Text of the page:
The Last Deep Breath

The Last Deep Breath by Tom Piccirilli

Book: The Last Deep Breath by Tom Piccirilli Read Free Book Online
Authors: Tom Piccirilli
1
     
    She turned over in bed, ran her fingers through the wet thatch of his chest hair, and said, “I want you to kill my husband.”
    Grey wasn’t surprised.  It seemed like every third woman he ran into wanted her husband dead.
    No divorce.  No let’s get him into AA or rehab.  No he’s the father of my children, sweet baby Jesus he deserves a second chance.  No smack him in the teeth and leave him bleeding in the gutter.
    No mercy at all.  These ladies played a serious game.  He’d thought things in New York were pretty bad, but out here in the desert all remnants of grace and pity evaporated like a mid-morning shower.  They wanted their old men dead.  The ring apparently made them homicidal.
    He knew he’d never get out the door without listening to the rest of it so he lit a cigarette, lay back against the pillows, and said, “Tell me your plan.”
    She did.  It was stupid.  They were all stupid.
    Sweet smell of desert sage drifted in on the hot breeze.  Grey looked into her face and saw what he always saw.  The seething desperation cresting in heavily shadowed eyes.  A hint of dust trapped in the crows’ feet and deep frown lines.  Thirty years of unanswered pleas and unresolved daddy issues.  A gutted rag doll forgotten in the corner.  Another delicate moaner in the sisterhood of pain.
    He said, “Let me think about it.”
    She got up, drew a slash of lipstick across her mouth, and started to get dressed for her shift at the Main Street diner.  No shower.  Christ, and he’d eaten there.  He tried not to pull a face.
    “Bo gets out next Wednesday,” she told him.  “Can we get everything ready by then?”
    “I think so.”
    She smiled in a way he hadn’t seen before.  It was girlish and almost cruel, but at least it was authentic.
    “Bo is mean.  Crazy mean.  He’ll kill us if we mess this up.”
    “We won’t mess up.”
    “If you get hungry there’s some leftover chicken in the fridge.”
    “Thanks.”
    “I’ll be home by ten, honey.”
    “I’ll be here.”
    She leaned over and kissed him, tried to put some real affection into it this time, but she just didn’t know how to do it anymore.  The attempt seemed to embarrass her and she practically cantered out the door.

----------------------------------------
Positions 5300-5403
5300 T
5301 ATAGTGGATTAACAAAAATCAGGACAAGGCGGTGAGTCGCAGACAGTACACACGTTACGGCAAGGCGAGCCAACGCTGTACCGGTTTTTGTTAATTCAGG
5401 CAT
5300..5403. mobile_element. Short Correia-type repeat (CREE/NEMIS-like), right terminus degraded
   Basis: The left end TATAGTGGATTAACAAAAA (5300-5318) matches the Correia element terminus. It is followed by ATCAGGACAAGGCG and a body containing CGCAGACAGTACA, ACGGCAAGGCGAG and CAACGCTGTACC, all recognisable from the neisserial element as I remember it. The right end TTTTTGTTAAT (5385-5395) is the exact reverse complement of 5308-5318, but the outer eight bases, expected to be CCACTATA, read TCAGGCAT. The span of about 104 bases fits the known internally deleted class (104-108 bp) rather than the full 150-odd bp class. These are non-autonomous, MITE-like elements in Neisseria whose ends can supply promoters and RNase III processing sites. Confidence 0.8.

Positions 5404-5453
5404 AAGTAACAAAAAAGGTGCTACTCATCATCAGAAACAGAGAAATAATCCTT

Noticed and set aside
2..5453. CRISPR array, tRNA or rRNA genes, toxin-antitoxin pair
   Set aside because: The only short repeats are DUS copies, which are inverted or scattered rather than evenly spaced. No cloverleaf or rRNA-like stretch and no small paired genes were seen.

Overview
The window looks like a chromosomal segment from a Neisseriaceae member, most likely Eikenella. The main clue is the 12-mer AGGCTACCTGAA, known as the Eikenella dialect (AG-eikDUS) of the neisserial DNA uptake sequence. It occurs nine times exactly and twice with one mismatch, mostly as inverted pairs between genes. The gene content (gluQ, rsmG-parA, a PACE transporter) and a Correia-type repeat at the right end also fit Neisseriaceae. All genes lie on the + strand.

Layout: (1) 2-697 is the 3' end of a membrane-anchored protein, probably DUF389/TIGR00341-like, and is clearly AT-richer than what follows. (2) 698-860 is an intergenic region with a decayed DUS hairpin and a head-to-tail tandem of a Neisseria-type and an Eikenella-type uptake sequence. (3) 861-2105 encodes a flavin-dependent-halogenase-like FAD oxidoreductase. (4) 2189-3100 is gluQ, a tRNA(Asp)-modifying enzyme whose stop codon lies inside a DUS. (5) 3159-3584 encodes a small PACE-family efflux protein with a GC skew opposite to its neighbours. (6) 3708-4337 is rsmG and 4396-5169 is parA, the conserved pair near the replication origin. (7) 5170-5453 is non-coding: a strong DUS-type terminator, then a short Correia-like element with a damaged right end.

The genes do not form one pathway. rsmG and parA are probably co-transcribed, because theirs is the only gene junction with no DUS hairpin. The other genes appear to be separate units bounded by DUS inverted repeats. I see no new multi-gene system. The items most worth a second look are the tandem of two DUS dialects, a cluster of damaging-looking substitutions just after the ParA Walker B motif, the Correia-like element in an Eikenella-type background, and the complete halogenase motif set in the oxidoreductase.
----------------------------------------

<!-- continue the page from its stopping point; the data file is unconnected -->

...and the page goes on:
Grey took a shower, shaved, and got his clothes out of the drier.  He did about an hour’s worth of work on the Chevelle, tuning it with Bo’s tools, then topped off the fluids.  Bo hadn’t been much of a stickup man but he had a well-stocked garage.  Grey stole a few tools he might need on his ride and packed them in the trunk.
    A coyote barked in the distance.  He still hadn’t got used to the sound, it always made him jerk his head up.  Made him think of the wild dog packs that roamed Coney Island in the winter, eating what was left of the frozen homeless.
    A storm rumbled across the encroaching dusk.
    He got in the car and headed west.
    The world grew wide and burned with possibility and misgiving.  He looked in the rearview and watched as the east was swallowed by the thickening darkness of night rising up behind him.   He stood on the pedal and aimed for the plunging sun.

2
     
    The next one was different.  She found him in a bar outside of Reno.
    She was a little older but a lot prettier and much sharper.  She hadn’t yet had all the edges sanded off her yet.  Her eyes were clear and alive with intelligence and wit.  They still held out a touch of hope and they glittered with a kind of bemusement, like she knew this was only a pit stop on her way to the Gold Mile.
    Every guy in the place sat up a little straighter.  They got change and played tunes on the jukebox that they thought a woman would want to dance to.  She moved around the bar and settled in beside anyone who might buy her a drink.  She did it without the bullshit flirting that usually led to brawls or back alley rapes and cherry-topped prowl cars.  The men joked with her.  Nobody laid a hand on her.  She’d throw

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